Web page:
Report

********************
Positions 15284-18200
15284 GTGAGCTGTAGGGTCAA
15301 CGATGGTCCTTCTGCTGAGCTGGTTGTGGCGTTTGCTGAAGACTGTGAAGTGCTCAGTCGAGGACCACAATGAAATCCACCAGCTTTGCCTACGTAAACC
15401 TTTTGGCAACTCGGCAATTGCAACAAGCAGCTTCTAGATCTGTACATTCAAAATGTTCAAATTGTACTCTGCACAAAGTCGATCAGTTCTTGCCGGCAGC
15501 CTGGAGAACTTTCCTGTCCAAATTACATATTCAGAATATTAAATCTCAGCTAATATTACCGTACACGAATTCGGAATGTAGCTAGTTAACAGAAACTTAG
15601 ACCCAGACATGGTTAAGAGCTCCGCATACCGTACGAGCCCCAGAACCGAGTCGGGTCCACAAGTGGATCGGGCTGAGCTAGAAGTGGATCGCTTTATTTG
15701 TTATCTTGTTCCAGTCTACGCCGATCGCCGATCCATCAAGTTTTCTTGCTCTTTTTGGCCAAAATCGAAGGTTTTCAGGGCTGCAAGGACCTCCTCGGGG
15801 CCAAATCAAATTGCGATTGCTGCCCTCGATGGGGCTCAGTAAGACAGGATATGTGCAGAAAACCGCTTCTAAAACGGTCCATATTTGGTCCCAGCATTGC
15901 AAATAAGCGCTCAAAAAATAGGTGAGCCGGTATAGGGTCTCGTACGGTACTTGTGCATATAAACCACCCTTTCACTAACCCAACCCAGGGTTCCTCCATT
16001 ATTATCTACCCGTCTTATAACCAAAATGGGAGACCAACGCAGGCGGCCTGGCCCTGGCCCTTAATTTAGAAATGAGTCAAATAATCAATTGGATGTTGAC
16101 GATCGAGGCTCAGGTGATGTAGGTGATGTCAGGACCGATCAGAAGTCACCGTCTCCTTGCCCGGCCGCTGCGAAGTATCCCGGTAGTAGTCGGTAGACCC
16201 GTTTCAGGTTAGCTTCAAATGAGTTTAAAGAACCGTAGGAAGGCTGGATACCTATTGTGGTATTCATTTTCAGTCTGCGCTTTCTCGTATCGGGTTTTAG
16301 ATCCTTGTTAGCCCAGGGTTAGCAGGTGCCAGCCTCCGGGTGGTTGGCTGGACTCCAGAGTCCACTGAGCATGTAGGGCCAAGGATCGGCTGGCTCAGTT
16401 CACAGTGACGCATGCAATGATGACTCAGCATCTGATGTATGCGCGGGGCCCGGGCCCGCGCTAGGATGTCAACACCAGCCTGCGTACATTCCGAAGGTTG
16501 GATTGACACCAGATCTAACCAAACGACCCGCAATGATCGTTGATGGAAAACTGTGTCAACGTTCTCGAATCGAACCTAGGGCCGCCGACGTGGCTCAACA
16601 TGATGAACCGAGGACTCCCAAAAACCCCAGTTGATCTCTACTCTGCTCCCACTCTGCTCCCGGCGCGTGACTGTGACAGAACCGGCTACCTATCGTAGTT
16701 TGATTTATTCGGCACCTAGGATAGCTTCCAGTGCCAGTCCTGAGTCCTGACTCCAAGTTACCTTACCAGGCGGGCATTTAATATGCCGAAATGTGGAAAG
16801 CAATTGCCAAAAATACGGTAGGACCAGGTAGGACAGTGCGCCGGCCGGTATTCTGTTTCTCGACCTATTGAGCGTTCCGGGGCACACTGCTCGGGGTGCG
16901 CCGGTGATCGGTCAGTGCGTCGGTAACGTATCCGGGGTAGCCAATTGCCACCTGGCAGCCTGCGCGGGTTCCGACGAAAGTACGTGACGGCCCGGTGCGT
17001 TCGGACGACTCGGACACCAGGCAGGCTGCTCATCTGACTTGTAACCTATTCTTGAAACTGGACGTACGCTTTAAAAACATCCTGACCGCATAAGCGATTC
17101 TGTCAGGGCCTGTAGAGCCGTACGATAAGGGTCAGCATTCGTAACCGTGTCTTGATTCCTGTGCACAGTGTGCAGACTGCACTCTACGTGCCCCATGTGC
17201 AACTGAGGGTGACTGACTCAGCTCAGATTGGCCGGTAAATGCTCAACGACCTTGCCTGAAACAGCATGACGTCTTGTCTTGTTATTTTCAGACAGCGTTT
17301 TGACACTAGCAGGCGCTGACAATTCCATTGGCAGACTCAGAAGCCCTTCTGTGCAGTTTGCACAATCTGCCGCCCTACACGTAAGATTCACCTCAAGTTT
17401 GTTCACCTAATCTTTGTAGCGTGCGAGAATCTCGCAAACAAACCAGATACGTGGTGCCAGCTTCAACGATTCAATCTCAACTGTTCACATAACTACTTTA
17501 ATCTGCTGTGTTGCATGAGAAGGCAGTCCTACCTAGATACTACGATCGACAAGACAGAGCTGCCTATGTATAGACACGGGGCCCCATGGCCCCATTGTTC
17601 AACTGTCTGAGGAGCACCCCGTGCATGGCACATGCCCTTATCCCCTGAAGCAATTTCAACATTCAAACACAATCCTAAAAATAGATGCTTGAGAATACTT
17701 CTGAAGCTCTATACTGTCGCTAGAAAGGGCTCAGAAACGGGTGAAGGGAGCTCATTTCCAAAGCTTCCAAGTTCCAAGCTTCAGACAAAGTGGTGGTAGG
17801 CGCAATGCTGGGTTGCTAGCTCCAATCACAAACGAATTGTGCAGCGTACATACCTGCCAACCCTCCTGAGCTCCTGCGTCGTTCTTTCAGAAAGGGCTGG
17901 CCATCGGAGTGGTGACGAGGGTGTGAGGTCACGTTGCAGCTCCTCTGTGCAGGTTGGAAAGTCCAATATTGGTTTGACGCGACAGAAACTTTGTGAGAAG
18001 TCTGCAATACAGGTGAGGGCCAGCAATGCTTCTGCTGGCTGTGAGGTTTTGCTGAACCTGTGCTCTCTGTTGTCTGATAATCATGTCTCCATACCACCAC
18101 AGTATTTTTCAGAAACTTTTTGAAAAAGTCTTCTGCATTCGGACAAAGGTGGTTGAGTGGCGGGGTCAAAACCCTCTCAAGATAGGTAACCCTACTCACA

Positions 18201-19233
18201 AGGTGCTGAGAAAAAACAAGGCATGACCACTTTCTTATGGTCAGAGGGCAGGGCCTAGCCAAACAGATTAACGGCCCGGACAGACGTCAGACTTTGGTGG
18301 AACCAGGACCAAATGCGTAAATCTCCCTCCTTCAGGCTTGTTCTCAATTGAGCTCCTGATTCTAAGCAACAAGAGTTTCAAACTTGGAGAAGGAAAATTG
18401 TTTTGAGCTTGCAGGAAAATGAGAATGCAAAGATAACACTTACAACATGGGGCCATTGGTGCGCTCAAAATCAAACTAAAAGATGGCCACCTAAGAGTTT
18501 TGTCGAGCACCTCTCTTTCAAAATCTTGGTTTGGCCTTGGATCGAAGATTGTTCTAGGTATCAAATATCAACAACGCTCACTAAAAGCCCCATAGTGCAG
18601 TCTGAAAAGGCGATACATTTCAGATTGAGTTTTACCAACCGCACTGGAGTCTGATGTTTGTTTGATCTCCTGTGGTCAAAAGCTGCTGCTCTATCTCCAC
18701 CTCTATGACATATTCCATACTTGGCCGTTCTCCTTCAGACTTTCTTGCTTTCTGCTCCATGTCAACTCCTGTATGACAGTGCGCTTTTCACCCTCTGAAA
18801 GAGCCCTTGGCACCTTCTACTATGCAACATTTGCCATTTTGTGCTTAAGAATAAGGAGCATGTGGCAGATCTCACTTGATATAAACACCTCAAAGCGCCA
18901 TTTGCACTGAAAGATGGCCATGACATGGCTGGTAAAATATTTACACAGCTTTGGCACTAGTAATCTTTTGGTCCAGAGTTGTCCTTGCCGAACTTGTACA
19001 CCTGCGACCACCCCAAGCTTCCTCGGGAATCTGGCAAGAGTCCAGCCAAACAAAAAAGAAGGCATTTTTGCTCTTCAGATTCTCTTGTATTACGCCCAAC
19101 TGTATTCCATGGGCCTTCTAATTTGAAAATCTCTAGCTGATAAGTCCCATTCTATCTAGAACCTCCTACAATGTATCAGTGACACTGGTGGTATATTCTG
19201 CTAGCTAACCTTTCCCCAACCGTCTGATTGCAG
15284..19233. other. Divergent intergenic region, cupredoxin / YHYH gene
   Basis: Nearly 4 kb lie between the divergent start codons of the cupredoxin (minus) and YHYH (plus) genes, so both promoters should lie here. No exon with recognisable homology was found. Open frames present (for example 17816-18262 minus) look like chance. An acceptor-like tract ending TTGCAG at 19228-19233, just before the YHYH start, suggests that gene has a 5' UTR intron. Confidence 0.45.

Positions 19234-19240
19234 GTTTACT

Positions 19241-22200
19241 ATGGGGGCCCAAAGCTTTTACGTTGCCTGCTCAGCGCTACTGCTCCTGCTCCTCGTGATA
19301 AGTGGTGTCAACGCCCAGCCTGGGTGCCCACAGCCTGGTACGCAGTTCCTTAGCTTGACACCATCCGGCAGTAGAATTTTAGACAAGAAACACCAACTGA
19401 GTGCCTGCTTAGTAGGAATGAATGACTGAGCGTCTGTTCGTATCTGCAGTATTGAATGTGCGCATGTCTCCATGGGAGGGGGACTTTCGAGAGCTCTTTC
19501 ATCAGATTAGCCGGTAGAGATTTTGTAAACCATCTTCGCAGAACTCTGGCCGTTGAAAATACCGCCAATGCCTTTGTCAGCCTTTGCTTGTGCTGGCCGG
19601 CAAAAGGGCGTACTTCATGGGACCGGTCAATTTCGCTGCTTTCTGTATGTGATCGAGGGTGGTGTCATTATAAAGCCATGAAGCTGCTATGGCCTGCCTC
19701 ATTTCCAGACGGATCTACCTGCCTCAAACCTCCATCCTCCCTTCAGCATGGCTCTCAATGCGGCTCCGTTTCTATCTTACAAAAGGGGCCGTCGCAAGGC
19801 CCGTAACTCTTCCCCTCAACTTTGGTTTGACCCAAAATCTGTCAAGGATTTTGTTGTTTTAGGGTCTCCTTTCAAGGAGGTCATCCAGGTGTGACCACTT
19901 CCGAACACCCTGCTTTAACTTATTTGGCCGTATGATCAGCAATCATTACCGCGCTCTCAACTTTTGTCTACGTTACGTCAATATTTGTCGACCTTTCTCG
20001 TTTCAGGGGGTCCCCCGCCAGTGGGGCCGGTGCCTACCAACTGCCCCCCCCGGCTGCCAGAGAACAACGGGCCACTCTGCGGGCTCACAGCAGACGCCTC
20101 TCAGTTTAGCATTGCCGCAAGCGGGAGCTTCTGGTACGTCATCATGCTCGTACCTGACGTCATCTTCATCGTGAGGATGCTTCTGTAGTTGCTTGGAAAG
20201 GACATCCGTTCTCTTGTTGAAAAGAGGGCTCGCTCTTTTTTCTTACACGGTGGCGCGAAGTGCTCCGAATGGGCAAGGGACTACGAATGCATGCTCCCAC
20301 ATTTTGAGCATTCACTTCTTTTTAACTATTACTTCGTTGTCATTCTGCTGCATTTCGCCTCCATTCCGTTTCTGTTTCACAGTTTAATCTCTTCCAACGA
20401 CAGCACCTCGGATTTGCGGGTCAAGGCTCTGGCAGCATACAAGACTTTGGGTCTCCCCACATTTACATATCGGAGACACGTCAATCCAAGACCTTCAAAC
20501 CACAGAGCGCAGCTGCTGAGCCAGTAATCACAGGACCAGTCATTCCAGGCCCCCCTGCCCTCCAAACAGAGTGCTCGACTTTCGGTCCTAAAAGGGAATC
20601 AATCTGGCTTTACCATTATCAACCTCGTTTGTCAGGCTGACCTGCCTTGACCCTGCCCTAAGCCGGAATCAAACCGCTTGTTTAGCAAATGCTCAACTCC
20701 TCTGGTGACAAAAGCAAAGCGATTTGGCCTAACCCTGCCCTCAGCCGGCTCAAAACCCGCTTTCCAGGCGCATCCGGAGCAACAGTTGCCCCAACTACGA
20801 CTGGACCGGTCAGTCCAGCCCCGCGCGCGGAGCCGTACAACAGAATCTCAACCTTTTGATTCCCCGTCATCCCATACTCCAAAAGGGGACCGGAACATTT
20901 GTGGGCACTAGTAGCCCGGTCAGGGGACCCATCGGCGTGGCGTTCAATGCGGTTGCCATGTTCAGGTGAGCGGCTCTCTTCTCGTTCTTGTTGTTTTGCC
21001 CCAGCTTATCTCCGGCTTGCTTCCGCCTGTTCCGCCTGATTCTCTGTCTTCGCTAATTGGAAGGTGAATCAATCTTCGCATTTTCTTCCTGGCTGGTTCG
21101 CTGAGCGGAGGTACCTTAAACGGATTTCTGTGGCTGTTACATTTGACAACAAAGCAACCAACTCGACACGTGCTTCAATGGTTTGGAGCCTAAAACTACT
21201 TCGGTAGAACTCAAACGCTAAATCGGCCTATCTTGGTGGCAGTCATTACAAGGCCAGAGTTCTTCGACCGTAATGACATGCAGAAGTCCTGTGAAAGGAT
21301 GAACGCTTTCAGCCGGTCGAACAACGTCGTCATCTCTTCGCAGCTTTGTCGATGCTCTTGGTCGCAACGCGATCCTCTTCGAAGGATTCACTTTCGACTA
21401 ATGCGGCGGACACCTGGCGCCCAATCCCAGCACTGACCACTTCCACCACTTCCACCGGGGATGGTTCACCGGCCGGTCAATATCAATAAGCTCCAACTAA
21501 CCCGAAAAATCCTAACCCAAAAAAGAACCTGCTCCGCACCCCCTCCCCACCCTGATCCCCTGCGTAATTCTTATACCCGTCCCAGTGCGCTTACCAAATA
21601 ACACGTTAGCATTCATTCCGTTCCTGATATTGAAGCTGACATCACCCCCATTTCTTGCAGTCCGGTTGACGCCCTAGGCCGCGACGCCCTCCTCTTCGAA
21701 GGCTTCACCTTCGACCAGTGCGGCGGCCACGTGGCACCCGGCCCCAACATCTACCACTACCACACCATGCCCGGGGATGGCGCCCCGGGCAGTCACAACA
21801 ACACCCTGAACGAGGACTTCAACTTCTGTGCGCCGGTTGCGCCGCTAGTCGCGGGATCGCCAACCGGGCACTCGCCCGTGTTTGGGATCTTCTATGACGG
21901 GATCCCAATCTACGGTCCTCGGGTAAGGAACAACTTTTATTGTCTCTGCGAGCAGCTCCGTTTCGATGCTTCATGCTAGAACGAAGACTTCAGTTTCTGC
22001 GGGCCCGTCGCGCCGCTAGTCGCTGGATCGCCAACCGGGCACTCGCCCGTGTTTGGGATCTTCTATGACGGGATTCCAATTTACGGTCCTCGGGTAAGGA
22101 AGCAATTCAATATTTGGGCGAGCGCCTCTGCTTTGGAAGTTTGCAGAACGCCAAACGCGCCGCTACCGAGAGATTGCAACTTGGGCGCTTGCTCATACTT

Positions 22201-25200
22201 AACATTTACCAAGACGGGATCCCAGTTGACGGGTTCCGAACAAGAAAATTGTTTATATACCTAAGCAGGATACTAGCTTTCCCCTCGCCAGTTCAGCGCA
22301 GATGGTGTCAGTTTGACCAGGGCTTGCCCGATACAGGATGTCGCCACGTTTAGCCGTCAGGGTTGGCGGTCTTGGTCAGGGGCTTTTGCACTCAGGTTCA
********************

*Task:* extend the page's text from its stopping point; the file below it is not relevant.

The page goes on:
Equity Premium Yun Xu 11/14/2013 The Magnitude and Concept of the Equity Premium in 150 Textbooks Pablo Fernandez Pricewaterhouse Coopers Professor of Corporate Finance IESE Business School July 16, 2011 Predicting the Equity Premium with Dividend Ratio Amit Goyal • Ivo Welch Goizueta Business School, Emory University • Yale School of Management, Yale University Management Science, Vol. 49, No. 5 (May, 2003), pp. 639-654 May 2003 Contents 1 INTRODUCTION OF EQUITY PREMIUM 2 2 OVERVIEW OF THE EQUITY PREMIUM PREDICTION 11 3 IN-SAMPLE FIT 14 4 OUT-OF-SAMPLE FORECAST & ALTERNATIVE SPECIFICATIONS 17 5 FURTHER RESEARCH ON DIVIDEND RATIO 24 6 CONCLUSIONS 29 7 SUMMARY 31 1 Part I INTRODUCTION OF EQUITY PREMIUM 2 Four Concepts of Equity Premium • The equity premium is one of the most important parameters in finance. The term equity premium is used to designate four different concepts: • Historical equity premium (HEP): historical differential return of the stock market over treasuries. • Expected equity premium (EEP): expected differential return of the stock market over treasuries. • Required equity premium (REP): incremental return of a diversified portfolio (the market) over the risk-free rate required by an investor. It is used for calculating the required return to equity. • Implied equity premium (IEP): the required equity premium that arises from assuming that the market price is correct. 3 Assumptions and recommendations of the 150 textbooks 4 Assumptions and recommendations of the 129 textbooks that assume REP=EEP 5 Review of the recommendations • Figure 1 contains the evolution of the Required Equity Premium (REP) used or recommended by 150 books with average is 6.5%. • Figure 2 shows that the 5-year moving average has declined from 8.4% in 1990 to 5.7% in 2008 and 2009. 6 Comments on the four concepts of the equity premium • The HEP: easy to calculate and is equal for all investors, provided they use the same time frame, the same market index, the same risk-free instrument and the same average (arithmetic or geometric). • Different stock index chosen will make HEP different: 7 Comments on the four concepts of the equity premium(cont’d) • The EEP: Some authors try to find the Expected Equity Premium by conducting surveys because investors and professors do not share “homogeneous expectations,” do not hold the same portfolio of risky assets and may have different assessments of the expected equity premium. 8 Comments on the four concepts of the equity premium(cont’d) • The REP: is the answer to such a question: what incremental return do investors require for investing in a diversified portfolio of shares over the risk-free rate. Different investors and companies use different REPs. • The IEP: is the implicit REP used in the valuation of a stock that matches the current market value. The most widely used model to calculate the IEP is the dividend discount model. • P0 = d1 / (Ke - g), which implies: IEP = d1/P0 + g - RF Where: P0: the current price per share Ke: the required rate of return D1: the dividend (equity cash flow) per share expected to be received at time 1 d1: the expected long term growth rate in dividends per share • The estimates of the IEP depend on the particular assumption made for the expected growth. Even if market prices are correct for all investors, there is not an IEP common for all investors: there are many pairs (IEP, g) that accomplish equation. 9 Author’s conclusion & discussion • The recommendations regarding the equity premium of 150 finance and valuation textbooks published between 1979 and 2009 range from 3% to 10%. Several books use different equity premia in different pages and most books do not distinguish among the four different concepts that the phrase equity premium designates: Historical equity premium, Expected equity premium, Required equity premium and Implied equity premium. • There is not a generally accepted equity premium point estimate and that there is not either a common method to estimate it, even for the HEP. • Which equity premium is used to value companies and investment projects by the author? • for Europe, REPs between 3.8% and 4.3% • for the U.S., given the yields of the T-Bonds, an additional 4% compensates the additional risk of a diversified portfolio. 10 Part II OVERVIEW OF THE EQUITY PREMIUM PREDICTION 11 Abstract • The use of aggregate dividend ratios to predict equity premium has a long tradition in finance. • Dividend ratios: • Dividend yield: D(t)/P(t-1) & Dividend-price ratio: D(t)/P(t) • A typical regression specification: Where: D(t) = dividends paid by all stocks at the end of year t P(t) = total stock market capitalization at the end of year t Rm(t) = return on the stock market Rf(t) = return on a short-term risk –free treasury bill • Do dividend ratio have the predictive ability of equity premium? • The paper suggests a simple, recursive residuals (out-of-sample) graphical approach to evaluate the predictive power of popular equity premium and stock market time-series forecasting regressions. 12 Data(value-weighted CRSP index) Rm(t)is the log of the total return on the value-weighted stock market from year t-1 to t. EQP(t) subtracts the equivalent log return on a three-month treasury bill. DP(t)is the dividend-price ratio, i.e., the log of aggregate dividends D(t) divided by the aggregate stock market value P(t). DY(t),the dividend-yield ratio, divides by P(t- 1) instead. ΔD(t)is the change in log dividends from year t - 1 to t. All variables are in percentages. JqBr is the Jarque-Bera test for normality. The critical level to reject normality is 5 .99 at the 95% level, 9.21 at the 99% level. ADF is the Augmented DickeyFuller test for the absence of a unit root. An A DF value of -3.5 rejects the presence of a unit root at the 1% level( -2.9% at the 5% level;-2 .6% at the 10% level). 13 Part III IN-SAMPLE FIT 14 In Sample Univariate Regression Explanation. All series are described in Table 1. This table presents the results of the following regression: EQP(t) =a + β x(t- 1) + ε (t). The first row of each regression is the coefficient, the second line it’s OLS t-statistic, and the third line it’s Newey West adjusted t-statistic. Data frequency is annual; s.e. is the standard error of the regression residuals, and N is the number of observations. The sample period refers to the dependent variable, EQP(t) Interpretation: Panel A confirms the findings in Fama and French(1988, Table 3). Prior to the 1990s, the dividend yield (DY(t)) had significant forecasting power, the dividend-price ratio (DP(t)) had acceptable forecasting power. However, when the sample is extended into 2002, the in-sample predictive ability declines. The dividend-price ratio misses conventional statistical significance levels, while the dividend-yield ratio retains good statistical significance 15 Fama and French (1988) 16 Part IV OUT-OF-SAMPLE FORECAST & ALTERNATIVE SPECIFICATION 17 Out-of-Sample Forecast • Even a sophisticated trader could not use the regression in Table 2 to predict equity premium. What can be used is only the prevailing data. • Dividend-ratio coefficients show remarkably different patterns. • The beta using dividend-price ratios has high s.e., but low variability. It crosses Zero in our sample. • The beta using dividend yields is always positive, economically larger, but also continuously declining. 18 Other Illustrations of the changing dividend model coefficients By estimation subsamples Estimated coefficients vary widely across subperiods, casting some doubt on the stability on the specified model By estimation only with prevailing data dividend yield underperformed the prevailing mean. dividend-price ratio sometimes outperformed the prevailing mean out-of-sample but statistically and economically insignificant and non-stability. 19 Main Contribution—simple graphical diagnostic 20 Interpretation: • Plotting the cumulative sum-squared error form the unconditional model minus the cumulative sum-squared error from the dividend-ratio model. • A positive value indicates that the dividend ratio has outperformed the unconditional model. A positive slope indicates that the dividend ratio had lower forecasting error than the unconditional moving average equity premium in a given year • Relative to the simple prevailing equity premium mean, the dividend yield shows poor predictive performance out-of-sample in the 1960s. Both the dividend yield and the dividend-price ratio show poor performance in the 1990s. • Prior to the 1990s, both dividend ratios had only two very good years, 1973 and 1974. 21 Alternative Specifications • Numerous variations: • Reinvest the dividends, instead of summing them; • Change in dividend ratio, because the dividend ratio is close to stationary; • Use simple returns and yields, instead of log returns and yields; • Predict on different horizons(monthly, quarterly, multiyearly); • Reconcile definitions to match exactly those of Fama and French(1988) including using only NYSE firms, predicting stock returns rather than premia, and 30-year estimation window; • Use different “fixed number of years” estimation windows; 22 Alternative Specifications (Cont’d) • Use regression prediction standard error to normalize forecast errors; • Try convex combination of the dividend-yield model prediction and the unconditional prediction; • Forecast with Stambaugh(1999) correction for high serial correlation in the dividend yield; • Use Earnings-price, earnings-payout ratios(Lamont 1998) or more complex measures based on analysts’ forecast(Lee et al. 1999); • Try a similar experiment for forecasts of the equity premium using the risk-free rate. • In sum, none of these variations impact the conclusion that outof-sample performance has always been poor. 23 Part V FURTHER RESEARCH ON DIVIDEND RATIO 24 Instrumenting the changing dividend-yield process • If theory is correct, changes in the dividend-yield autocorrelation and in the dividend yield’s ability to predict changes in dividend growth could themselves imply changes in the dividend-yield ability to predict the equity premium • • • • Rm(t) have low correlation (recently almost no correlation with DP(T-1)). Δ(t) used to be strongly negative correlated with DP(t-1) but it is i.i.d. today. DP(t) had only mild autocorrelation in post-WW2 period, it is a random walk today. Reason: prices continued to be random walk with high variance, while dividends have remain stationary and low variance. 25 Campbell-Shiller instrumented dividendratio regressions Assume {DP(t)} follows a stationary process with mean ()= d − p. Then using Taylor expansion we can get Define = 1 1+ , k = -log − (1 − )log(1/-1) • Take covariance with DP(t) and divide by variance of DP(t) of equation (4) 26 The forecasting ability does not improve using Campbell and Shiller (1988) identities. The source of poor predictive ability • Puzzle: to WHAT dividend-price ratio really predicts? • Rearrange the terms in Equation (4) and recurse forward, • = + 1 − Δ + 1 + ∗ + 1 − • = ∞ =0 [Rm(t+1-i) - Δ(t+1+i)] + constant • It seems that dividend-price ratio must predict the next-period stock return, the next-period dividend growth rate, the next period dividendprice ratio. • However, Table 6 shows: • DP(t) is primarily forecasting itself over horizons up to about 5 years. It is a partial forecaster of itself over 5 to 10-year horizons, and does not forecast itself over 20-year horizons. DP(t) is primarily forecasting future market returns(and some dividend growth) over horizons greater than 10 years. It does not forecast market returns or dividend growths over horizons less than 5 years. 27 Decomposition of Dividend-Yield Components over different horizons 28 Part VI CONCLUSIONS 29 Conclusions Conclusions & Suggestions • A figure that graphs comparative sum-squared model residuals out-of-sample(like Figure 3) can act as a powerful diagnostic for equity premium and stock price prediction. • For simple dividend-yield models prediction equity premium, the diagnostic suggests that good in-sample performance is no guarantee of out-of-sample performance. • The diagnostic further suggests that any remaining explanatory predictive ability of the dividend ratios in the post-war period prior to the 1990s was due to two years only, 1973 and 1974. Explanations • The primary source of poor predictive ability is parameter instability. • The dividend yield has failed to forecast one-year-ahead returns or dividend-growth rates, because it primarily forecast its own change. • Instrumenting the model to account for the time-varying properties of the dividend yield and dividend growth process does not aid the dividend ratio in predicting the stock market levels. 30 Part VII SUMMARY 31 Summary Good points • Fernandez documents the range of advice on equity premium in the textbooks, which provides a reference that people can consider to apply in the practical investment decision or valuation. • Goyal and Welch looked at statistical techniques for predicting the risk premium on the market, which reminds us that a market trader who just assumed that the equity premium was “like it has been” would typically have outperformed a trader who employed dividend-ratio forecasting regressions. • The alternative specification section in the second paper especially gives a broader idea on researching or verifying models which could also be useful to practice. Questions • The first paper gives us a general range for the equity premium but does not show the reason for why professors use this number of equity premium. • The second paper tells us the weak power of the dividend ratios to predict the equity premium with out-of-sample data or in a longer horizon but does not provide more thoughts on which ratio might be useful to predict the equity premium. 32 Recommendations A Comprehensive Look at The Empirical Performance of Equity Premium Prediction Amit Goyal • Ivo Welch • This paper comprehensively reexamine the performance of variables that have been suggested by the academic literature to be good predictors of the equity premium • Numerous variables: Dividend ratio, Earnings Price Ratio, Dividend payout ratio, Stock variance, Cross-sectional premium, Book-to-market ratio, Investment-capital ratio, The consumption, wealth and income ratio, Inflation rates, aggregate net or equity issuing activity and various interest rates and spreads. • Conclusion: NO models predict the equity premium well out-ofsample.(except 1973 and 1974) 33 Thank you! 34